The CEO Is Not The Idea Guy: The Importance of Listening to Your Team

Rai Ashok

4-Part Interview with Dr. Ashok Rai, CEO of Prevea Health, and Mo Kasti, CEO and Founder of CTI

Part I: The CEO is Not the Idea Guy: The Importance of Listening to Your Team

Mo Kasti: How do you keep your team engaged?

Dr. Rai:  I want to make sure that I am listening to everybody. When I think about keeping people engaged, my first priority is making sure that we’re always listening, and that it’s true listening.  It’s not E-mailing them back and saying, “great idea,” rather, “Hey, let’s set up some time and talk about this.” And if they’ve got an issue that you need to respond to, do it in a timely manner.

The second thing about engagement is making sure that people feel like that they have purpose beyond just the blocking and tackling every day.  So set goals, set stretch goals, set opportunities for innovation and encourage it when somebody brings you a unique idea. I probably use way too many football terms around here.

I like giving people the ball.  Have you ever seen the movie “The Replacements” with Keanu Reeves and Gene Hackman? It is a replacement football team and Gene Hackman looks at Keanu Reeves and says: “what do you want to do?”  He replies, “I want the ball” and Gene Hackman says: “winners always do” and so, I really want people to want the ball around here.

It’s important to let people engage. They have got to be involved in the project.  So, making sure that people feel like there is an opportunity to continue to innovate, to use their creativity is essential.  I have this meter in my head when it comes to meetings: 75 percent of every meeting should be blocking and tackling, and 25 percent should be talking about doing something new and innovative.

If I hadn’t listened to some of the awesome ideas our team has had, we would not be in the position we are in today.  Good ideas do not come out of my office.  My job is to make those good ideas into great outcomes, but it doesn’t start here. I think for the good of the culture, you have to recognize the people who are moving the company forward, those who don’t have a C-suite title.

Download the Roadmap to Engagement Whitepaper by CTI LeadershipMo Kasti:  Can you think of an example of an awesome idea that you pursued?

Dr. Rai:  I would have never thought about having a medical weight loss or diet program as part of our organization,  but a couple of our operational people went to AMGA, stopped by a booth and met the ideal protein team. They really liked the concept of offering our patients something that was physician and clinician supervised. They were all excited, brought the idea to me, so I said: “Ok, I will give you a little bit of rope here.”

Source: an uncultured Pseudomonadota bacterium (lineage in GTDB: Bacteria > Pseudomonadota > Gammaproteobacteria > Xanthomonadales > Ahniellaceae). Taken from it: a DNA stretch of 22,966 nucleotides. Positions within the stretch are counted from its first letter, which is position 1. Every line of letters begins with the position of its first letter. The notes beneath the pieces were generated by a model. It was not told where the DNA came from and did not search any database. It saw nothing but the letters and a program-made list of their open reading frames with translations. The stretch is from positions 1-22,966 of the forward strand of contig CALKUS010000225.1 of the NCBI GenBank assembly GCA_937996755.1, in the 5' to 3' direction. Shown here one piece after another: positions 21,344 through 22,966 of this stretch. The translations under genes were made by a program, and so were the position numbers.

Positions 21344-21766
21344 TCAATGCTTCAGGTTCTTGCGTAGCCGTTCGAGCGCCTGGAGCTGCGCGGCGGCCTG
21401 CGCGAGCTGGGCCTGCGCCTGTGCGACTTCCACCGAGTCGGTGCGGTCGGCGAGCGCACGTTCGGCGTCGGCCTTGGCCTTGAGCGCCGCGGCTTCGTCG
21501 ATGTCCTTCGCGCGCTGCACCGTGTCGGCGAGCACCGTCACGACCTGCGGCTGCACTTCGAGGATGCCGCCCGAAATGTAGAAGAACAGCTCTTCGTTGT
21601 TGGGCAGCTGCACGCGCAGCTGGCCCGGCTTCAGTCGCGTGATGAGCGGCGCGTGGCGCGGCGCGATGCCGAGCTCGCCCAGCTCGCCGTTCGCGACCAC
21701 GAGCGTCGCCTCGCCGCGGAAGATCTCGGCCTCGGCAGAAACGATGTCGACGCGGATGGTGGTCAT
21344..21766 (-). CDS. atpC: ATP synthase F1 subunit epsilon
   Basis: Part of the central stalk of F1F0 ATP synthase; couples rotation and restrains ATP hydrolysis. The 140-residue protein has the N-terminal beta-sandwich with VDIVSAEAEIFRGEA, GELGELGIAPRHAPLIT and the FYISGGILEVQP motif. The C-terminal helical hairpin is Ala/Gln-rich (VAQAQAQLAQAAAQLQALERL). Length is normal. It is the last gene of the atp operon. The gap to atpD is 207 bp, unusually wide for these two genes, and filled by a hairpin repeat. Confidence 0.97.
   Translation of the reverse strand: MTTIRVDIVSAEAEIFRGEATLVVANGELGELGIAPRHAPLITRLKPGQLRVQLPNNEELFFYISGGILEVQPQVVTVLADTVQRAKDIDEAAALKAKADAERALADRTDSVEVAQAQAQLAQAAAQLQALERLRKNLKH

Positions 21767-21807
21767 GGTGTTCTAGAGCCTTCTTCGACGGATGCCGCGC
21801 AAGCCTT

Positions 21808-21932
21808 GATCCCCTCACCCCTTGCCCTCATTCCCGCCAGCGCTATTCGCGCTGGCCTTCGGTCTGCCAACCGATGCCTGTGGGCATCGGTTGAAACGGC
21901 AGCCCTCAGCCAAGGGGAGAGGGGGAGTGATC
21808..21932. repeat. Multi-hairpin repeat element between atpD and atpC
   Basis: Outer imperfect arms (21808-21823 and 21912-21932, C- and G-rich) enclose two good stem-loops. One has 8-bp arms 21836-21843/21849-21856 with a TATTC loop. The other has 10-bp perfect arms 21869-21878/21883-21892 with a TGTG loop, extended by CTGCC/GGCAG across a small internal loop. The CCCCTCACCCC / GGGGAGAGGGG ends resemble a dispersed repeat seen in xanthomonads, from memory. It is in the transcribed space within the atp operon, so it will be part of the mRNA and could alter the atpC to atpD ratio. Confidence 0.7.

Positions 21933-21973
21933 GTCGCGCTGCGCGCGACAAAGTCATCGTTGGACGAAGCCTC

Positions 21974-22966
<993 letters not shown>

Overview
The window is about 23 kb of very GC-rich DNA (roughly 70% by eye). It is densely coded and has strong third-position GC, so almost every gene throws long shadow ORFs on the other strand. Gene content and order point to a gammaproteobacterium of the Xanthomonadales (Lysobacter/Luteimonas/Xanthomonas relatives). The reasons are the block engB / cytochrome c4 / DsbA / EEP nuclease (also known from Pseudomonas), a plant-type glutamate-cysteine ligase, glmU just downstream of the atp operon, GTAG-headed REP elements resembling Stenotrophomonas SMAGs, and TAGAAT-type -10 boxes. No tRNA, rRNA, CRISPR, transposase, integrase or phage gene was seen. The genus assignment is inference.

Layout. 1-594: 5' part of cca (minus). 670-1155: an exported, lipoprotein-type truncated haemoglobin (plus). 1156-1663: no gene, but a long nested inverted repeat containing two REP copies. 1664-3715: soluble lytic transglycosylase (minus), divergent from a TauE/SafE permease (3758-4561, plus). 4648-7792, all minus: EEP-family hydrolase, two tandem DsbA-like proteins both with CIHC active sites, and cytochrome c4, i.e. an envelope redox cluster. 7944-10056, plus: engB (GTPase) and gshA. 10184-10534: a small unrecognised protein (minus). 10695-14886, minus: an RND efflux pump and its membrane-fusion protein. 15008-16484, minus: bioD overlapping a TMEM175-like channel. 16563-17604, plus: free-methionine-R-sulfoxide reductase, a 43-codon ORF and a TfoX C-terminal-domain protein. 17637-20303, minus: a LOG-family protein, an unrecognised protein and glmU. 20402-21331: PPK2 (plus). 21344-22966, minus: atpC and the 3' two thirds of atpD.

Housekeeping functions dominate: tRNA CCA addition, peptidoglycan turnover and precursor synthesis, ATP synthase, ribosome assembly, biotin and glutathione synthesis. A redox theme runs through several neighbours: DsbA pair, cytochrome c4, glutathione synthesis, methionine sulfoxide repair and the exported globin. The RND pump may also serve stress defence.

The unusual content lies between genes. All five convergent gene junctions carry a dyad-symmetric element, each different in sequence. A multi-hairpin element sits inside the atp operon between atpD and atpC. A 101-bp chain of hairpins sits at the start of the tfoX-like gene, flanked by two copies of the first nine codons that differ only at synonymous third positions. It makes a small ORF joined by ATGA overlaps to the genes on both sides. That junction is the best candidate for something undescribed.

It’s turned out to be one of the most successful things we’ve ever done as an organization.  It’s been profitable, but the impact it had on our patients and the cost of care locally – driving that down through medication reductions- and the return on investment has been amazing.

Mo Kasti: I had the chance to spend the weekend recently with Alan Mulally from Ford and Marshall Goldsmith, the #1 Executive Coach in the world, and the conversation with them centered around what you just said, that as a CEO we have to be careful about what we say because people will take our suggestions as commands. It’s better to hold back and listen, and ask curiosity questions.  Mulally said, “I have to convince myself I’m the dumbest person in the room.” And, swallow my ego and say, “these people are here for a reason” and like you said, I’ve got to give them the ball and see what happens with it.

Dr. Rai: My job is to no longer to be the idea person. I’m supposed to draw that out of people, and that is why I hire people that are smarter than me. I am not afraid of them, I am proud of them. I get to stand in the balcony, facilitate a debate every so often, but more importantly, just shut the heck up.  I think as CEOs sometimes we don’t spend enough time walking away from a great idea and saying, OK, go make it happen and show me.

On occasions, [my employees] will bring things to me when they are stuck, and that is where I get to help them. I become involved when they become stuck or disillusioned or frustrated. A good leader will not discourage them but help them see the road blocks they can’t see for themselves. Then let them come up with logical answers to get through it.  A good leader opens the eyes of others – I think is the best way I can put it.

On January 29, 2009, Dr. Ashok Rai was announced as the President and Chief Executive Officer of Prevea Health. In this position, he carries out the strategic mission of the board of directors. He is instrumental in leading the growth of Prevea Health, while further developing the group’s affiliation with its hospital partners. Prevea Health is a multispecialty group offering more than 60 medical specialties. They employ more than 350-plus physicians and mid-level providers, combined with employees totaling more than 1,700. Read more.